A rubber-like material can mend itself when cut or broken
Chemists in France have made a new, rubber-like material that can be repaired simply by pressing cut or broken pieces together at room temperature.
Ludwik Leibler’s group at the Soft Matter and Chemistry Laboratory, a joint unit of CNRS and ESPCI (Ecole Sup?rieure de Physique et de Chimie Industrielle) at Paris, set out to create materials that, like rubber, contain networks of long molecular chains. But instead of the covalent bonds that hold rubber together, they wanted to find molecules that would link together and cross-link with each other through hydrogen bonds. The group chose small molecules (carboxylic acids and amines) that had either two or several connection points.
Their first attempt led to a glassy plastic that displayed rubber-like properties at 90?C. In order to soften the material at room temperature, they added small amounts of solvent, and obtained a new material that turned out to be just as elastic as ordinary rubber. This low-molecular rubber has the extra benefit that cuts and breaks can be repaired by simply pressing the cleavage sites together because the hydrogen bond network holding it together reconnects within minutes. This property also makes the material easy to recycle.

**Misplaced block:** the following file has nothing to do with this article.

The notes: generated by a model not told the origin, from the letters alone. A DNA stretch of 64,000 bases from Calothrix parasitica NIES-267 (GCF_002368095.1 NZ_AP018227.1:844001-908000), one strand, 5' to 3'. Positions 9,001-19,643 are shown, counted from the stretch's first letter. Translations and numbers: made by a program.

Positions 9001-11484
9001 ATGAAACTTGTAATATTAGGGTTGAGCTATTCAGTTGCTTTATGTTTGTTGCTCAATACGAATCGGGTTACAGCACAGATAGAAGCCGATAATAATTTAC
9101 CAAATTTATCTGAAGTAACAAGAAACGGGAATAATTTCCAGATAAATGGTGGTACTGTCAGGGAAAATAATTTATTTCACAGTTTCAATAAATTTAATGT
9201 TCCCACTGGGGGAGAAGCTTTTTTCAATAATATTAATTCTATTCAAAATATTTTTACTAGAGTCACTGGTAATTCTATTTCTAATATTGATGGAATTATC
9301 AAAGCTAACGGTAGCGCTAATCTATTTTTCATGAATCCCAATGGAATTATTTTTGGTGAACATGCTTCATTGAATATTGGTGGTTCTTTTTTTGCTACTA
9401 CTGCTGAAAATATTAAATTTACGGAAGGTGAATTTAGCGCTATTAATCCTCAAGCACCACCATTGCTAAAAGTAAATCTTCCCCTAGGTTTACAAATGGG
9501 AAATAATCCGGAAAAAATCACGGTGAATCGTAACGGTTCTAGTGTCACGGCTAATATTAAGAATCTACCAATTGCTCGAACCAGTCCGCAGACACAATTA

’The beautiful work brings the fields of self-healing materials and supramolecular polymers together; a long-held wish is now reality,’ Bert Meijer, a professor of molecular sciences at the Eindhoven University of Technology in the Netherlands, told Chemistry World. ’The new work will give an additional boost to the many options of supramolecular materials and they will soon reach the market place, especially since many systems are very easy to synthesize and are cheap.’
et alNature451, 977 (DOI: 10.1038/nature06669)